Bipolar disorder in children has grown 20 times faster in the past 20 years than the diagnosis of bipolar disorder in adults. Teenage suicides and teenage psychotic disorders are on the rise. The medical community’s response to these increases is to encourage greater use of mind altering drugs
Children diagnosed with bipolar disorder
According to a study published in the Archives of General Psychiatry, the number of children diagnosed with bipolar disorder in the decade 1994-2003 increased – not 25%, not 50%, not 100%, not 500%, not even 1000% . but – an incredible 4,000%. That’s 20 times faster than the growth in diagnoses of bipolar disorder in adults over the same decade. And that trend has continued over the years since then.
We’re not talking about small numbers like an increase from 10 children to 400 children. No! We’re talking about an increase from 20,000 children treated for bipolar disorder in 1994 to 800,000 treated in 2003.
Why the numbers are increasing
Study researcher Mark Olfson, MD, MPH, professor of clinical psychiatry at Columbia University Medical Center and the New York State Psychiatric Institute, explains, “The study does not tell us why so many children are diagnosed and treated for bipolar disorder. But it gives us clues. “
What hints? Among other:
Greater bipolar disorder in children should mean a corresponding increase in adults with bipolar disorder. That does not happen. This means that we either discover previously undetected bipolar disorder in children or that we misdiagnose children. Adolescents diagnosed with bipolar disorder are more likely than adults to be diagnosed with ADHD (attention deficit hyperactivity disorder) as well. Most adults diagnosed with bipolar disorder are female. Most children and adolescents diagnosed with bipolar disorder are male. Most of these people are boys around the age of 12, and many have ADHD or are at least being treated with stimulants for it. During the 10 years covered by the study, the diagnostic criteria for bipolar disorder have expanded. Many adults and adolescents who would not have been assumed to have bipolar disorder now are.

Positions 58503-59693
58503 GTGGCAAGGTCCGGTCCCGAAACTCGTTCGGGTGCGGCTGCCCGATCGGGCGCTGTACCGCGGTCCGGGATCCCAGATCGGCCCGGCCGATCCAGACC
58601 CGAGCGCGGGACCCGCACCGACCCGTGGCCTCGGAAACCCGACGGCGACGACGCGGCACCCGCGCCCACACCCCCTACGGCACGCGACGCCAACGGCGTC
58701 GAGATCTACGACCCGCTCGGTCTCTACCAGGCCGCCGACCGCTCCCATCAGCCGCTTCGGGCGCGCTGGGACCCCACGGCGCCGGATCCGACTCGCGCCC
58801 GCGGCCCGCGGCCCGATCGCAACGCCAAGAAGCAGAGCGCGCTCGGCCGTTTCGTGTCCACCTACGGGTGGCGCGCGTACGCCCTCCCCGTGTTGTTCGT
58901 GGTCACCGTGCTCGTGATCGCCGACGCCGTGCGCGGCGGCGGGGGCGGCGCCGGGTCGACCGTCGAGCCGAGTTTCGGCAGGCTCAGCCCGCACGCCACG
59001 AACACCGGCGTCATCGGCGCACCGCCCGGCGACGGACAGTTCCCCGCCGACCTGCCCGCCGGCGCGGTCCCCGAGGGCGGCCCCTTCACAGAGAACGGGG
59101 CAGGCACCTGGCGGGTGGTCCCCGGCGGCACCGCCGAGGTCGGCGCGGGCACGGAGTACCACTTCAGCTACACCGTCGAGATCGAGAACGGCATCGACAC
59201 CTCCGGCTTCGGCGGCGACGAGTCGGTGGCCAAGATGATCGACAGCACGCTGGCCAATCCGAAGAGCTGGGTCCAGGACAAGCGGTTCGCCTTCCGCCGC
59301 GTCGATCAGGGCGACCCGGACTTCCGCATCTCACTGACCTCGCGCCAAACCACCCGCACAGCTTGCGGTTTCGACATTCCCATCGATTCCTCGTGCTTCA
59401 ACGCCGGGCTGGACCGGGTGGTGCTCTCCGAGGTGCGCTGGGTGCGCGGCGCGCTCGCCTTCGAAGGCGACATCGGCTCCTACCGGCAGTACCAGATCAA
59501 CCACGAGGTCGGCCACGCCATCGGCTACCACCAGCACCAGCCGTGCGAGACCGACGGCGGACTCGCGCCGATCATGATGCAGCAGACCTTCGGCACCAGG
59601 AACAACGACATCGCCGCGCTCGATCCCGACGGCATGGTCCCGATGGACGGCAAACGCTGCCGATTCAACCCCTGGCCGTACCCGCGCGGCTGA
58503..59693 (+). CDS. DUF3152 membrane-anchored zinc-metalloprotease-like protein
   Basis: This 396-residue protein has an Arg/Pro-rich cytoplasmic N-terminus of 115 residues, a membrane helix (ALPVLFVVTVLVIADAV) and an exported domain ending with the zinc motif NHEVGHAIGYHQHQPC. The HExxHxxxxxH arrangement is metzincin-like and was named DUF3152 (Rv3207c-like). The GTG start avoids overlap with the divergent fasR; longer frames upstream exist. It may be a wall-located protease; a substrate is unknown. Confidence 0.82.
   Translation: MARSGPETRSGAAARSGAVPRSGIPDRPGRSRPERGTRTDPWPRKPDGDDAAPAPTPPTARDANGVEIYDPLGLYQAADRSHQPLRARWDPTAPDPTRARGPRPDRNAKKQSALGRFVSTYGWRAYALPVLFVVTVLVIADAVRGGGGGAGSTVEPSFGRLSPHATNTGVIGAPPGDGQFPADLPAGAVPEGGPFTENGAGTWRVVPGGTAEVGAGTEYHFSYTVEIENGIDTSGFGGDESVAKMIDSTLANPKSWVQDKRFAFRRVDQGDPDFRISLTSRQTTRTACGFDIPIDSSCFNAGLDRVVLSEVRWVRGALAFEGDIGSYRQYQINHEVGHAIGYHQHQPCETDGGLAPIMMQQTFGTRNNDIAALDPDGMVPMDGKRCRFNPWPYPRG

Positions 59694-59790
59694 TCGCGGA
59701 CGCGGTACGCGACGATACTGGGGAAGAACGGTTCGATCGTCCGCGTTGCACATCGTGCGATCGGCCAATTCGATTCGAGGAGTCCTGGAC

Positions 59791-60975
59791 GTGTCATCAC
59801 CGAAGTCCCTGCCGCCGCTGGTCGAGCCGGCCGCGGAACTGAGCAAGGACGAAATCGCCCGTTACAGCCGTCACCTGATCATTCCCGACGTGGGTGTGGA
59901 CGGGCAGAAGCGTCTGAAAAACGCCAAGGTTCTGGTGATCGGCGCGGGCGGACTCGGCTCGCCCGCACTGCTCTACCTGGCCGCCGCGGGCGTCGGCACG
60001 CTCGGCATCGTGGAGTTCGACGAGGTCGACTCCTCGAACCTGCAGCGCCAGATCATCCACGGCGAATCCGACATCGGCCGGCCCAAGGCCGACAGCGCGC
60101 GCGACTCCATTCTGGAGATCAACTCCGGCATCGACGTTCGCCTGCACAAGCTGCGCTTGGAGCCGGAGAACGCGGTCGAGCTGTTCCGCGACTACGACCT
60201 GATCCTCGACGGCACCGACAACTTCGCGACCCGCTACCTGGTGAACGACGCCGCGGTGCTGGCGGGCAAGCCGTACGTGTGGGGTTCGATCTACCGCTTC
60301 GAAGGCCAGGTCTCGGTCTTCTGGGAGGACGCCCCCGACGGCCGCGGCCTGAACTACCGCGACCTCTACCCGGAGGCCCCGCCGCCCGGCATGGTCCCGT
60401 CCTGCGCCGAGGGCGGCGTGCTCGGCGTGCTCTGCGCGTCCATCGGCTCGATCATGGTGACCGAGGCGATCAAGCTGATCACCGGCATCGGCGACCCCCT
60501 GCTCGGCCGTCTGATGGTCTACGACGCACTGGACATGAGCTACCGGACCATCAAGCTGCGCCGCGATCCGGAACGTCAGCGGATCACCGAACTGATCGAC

Dr. Thomas R. Insel, director of the National Mental Health Institute who funded the study, described the increase in bipolar diagnoses in a massive understatement unsettling. “The way the label is used is likely a little exuberant,” Insel said.
“A little exuberant.” Jack the Ripper was “a little exuberant”. Exposing an entire generation of children to prescription psychotropic drugs is an abomination. That’s true. Most of these children diagnosed with bipolar disorder were treated with strong psychotropic drugs. We’re talking about antipsychotics, mood stabilizers, antidepressants, and stimulants.
The influence of children on psychiatric drugs
And for what purpose? Under the watchful eye of the medical community (and modern psychiatry in particular), teenage suicides are on the rise again, and teenage psychotic breakdowns are on the rise too. Remember that 20 years ago guns were available, yet how many times have you heard of students going to school and massacring their classmates? Make no mistake – these dramatic increases came at exactly the same time as more and more psychotropic drugs were being prescribed to young people. And the medical community’s response to these increases is to encourage even greater use of mind-altering drugs.
As Ben Franklin said, “Madness does the same thing over and over and expects different results.” Based on this definition, the modern psychiatric community may be considered insane. Maybe as crazy people they should follow their own recipe. Why not everyone in the psychiatric community relying on psychotropic drugs to deal with their mass madness? Or maybe they are already!